The streaming protocol is how the encoder breaks up and transmits video data. Currently the most common protocol is RTMP (Real Time Messaging Protocol).
There are many different types of codecs(compression method) in use but currently the most common for live streaming is h.264.
A minimum of 5Mbs (Megabytes per second) upload speed is needed for an HD video signal. However, it is strongly advised to have at least double the required speed available to allow for network fluctuations and bitrate peaks. You can test the speed of your internet connection by Googling the term speed test.
Cellular bonding uses a special piece of broadcast equipment that sends the encoded video signal out over multiple 3G/4G/LTE cellular modems and then recombines them at an off-site server to send them to a CDN or end destination. The benefit is that several slower cellular internet connections can be combined to create a faster pipeline than any single connection would allow for.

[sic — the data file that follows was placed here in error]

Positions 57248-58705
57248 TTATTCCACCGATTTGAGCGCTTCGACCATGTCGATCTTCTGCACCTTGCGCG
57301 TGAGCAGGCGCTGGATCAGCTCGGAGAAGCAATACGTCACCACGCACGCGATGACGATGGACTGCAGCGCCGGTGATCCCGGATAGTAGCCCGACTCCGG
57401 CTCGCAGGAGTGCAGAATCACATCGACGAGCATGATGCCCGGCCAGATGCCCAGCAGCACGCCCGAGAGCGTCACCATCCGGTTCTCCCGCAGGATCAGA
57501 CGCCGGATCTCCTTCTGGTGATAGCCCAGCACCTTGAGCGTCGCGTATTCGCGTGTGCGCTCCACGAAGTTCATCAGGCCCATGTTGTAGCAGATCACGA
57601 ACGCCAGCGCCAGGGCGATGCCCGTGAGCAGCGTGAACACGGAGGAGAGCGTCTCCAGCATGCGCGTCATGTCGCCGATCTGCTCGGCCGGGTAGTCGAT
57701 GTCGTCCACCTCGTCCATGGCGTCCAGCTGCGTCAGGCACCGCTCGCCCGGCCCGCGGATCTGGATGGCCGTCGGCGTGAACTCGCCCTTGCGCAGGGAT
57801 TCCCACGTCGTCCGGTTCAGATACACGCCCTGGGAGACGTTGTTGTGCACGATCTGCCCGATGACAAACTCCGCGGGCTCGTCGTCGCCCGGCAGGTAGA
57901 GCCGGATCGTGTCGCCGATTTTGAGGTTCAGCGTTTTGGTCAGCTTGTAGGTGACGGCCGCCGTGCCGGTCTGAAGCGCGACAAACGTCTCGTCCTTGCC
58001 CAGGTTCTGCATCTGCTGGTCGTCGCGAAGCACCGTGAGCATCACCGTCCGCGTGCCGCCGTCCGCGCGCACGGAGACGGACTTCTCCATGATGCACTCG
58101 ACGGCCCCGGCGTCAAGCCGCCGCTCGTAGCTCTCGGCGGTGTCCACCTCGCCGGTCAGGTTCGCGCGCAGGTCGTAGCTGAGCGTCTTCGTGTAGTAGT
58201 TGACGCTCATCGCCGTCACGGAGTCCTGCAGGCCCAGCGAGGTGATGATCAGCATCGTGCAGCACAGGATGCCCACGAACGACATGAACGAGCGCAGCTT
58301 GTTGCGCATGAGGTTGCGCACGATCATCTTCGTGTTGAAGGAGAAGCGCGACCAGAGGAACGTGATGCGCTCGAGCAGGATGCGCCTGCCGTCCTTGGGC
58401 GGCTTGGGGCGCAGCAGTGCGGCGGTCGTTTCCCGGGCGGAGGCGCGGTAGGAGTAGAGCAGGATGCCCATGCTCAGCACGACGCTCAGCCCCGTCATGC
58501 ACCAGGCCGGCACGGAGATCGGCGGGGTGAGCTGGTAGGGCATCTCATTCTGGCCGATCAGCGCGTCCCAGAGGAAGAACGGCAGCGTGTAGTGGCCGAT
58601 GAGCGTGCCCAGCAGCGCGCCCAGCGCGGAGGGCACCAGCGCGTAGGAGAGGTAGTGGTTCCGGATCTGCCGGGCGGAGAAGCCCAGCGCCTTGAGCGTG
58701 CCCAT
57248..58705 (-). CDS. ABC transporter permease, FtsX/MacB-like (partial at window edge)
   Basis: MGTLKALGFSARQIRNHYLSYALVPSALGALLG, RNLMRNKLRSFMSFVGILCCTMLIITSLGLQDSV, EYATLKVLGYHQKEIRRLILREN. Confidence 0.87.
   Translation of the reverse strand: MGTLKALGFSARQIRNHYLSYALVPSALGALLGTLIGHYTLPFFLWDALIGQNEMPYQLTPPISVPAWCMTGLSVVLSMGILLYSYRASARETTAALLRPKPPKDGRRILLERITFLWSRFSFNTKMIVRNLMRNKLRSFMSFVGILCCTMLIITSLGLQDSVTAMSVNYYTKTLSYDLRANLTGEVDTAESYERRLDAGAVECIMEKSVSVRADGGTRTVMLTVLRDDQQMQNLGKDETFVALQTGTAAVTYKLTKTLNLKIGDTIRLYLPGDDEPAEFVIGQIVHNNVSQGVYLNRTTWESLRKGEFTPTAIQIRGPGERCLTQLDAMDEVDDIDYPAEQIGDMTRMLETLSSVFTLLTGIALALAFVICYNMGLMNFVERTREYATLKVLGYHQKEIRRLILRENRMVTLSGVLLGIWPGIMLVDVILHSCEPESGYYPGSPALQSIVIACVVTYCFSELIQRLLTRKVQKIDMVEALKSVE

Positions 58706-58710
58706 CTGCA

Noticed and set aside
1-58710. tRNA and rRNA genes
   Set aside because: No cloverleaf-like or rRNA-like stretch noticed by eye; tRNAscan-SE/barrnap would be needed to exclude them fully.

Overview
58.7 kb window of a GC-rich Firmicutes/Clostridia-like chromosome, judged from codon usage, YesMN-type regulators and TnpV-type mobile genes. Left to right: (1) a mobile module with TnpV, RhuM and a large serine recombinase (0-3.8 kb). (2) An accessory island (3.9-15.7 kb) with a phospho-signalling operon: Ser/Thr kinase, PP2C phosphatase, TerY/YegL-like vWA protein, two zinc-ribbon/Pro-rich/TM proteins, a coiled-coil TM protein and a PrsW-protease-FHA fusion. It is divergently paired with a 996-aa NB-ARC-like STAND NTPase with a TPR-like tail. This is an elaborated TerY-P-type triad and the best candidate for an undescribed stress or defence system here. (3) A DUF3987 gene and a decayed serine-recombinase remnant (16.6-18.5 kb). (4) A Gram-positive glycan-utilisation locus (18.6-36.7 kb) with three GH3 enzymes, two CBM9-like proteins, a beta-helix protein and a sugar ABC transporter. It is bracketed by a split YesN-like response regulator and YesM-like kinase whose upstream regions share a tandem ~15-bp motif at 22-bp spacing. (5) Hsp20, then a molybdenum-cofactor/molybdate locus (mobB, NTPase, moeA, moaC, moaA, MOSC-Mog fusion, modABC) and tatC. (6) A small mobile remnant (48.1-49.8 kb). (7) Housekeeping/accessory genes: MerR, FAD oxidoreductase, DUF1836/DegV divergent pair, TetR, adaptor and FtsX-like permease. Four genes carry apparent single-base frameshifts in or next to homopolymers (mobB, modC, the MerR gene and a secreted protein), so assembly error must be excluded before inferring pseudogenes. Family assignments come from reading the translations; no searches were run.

In addition, if one of the cellular signals should drop, the rest will continue to send the video signal. It is advisable to use cellular modems from several different carriers. This way, if one carrier has a weak signal in a given area or has network issues or congestion the other carriers can pick up the slack.
Network bonding is similar to cellular bonding. Network bonding sends the encoded video signal out over different types of networks (hardwired ISP via ethernet, wi-fi, and 3G/4G/LTE cellular modems) and then recombines them at an off-site server to send them to the CDN or end destination. The benefit is that there are multiple avenues that the video signal is leaving the broadcast site. If any one should falter or fail the others will pick up the slack and the video signal would still make it to the end destination without issue.
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If you’re looking for a Chicago virtual event production company to help create
a successful virtual or hybrid event, contact us today for more information.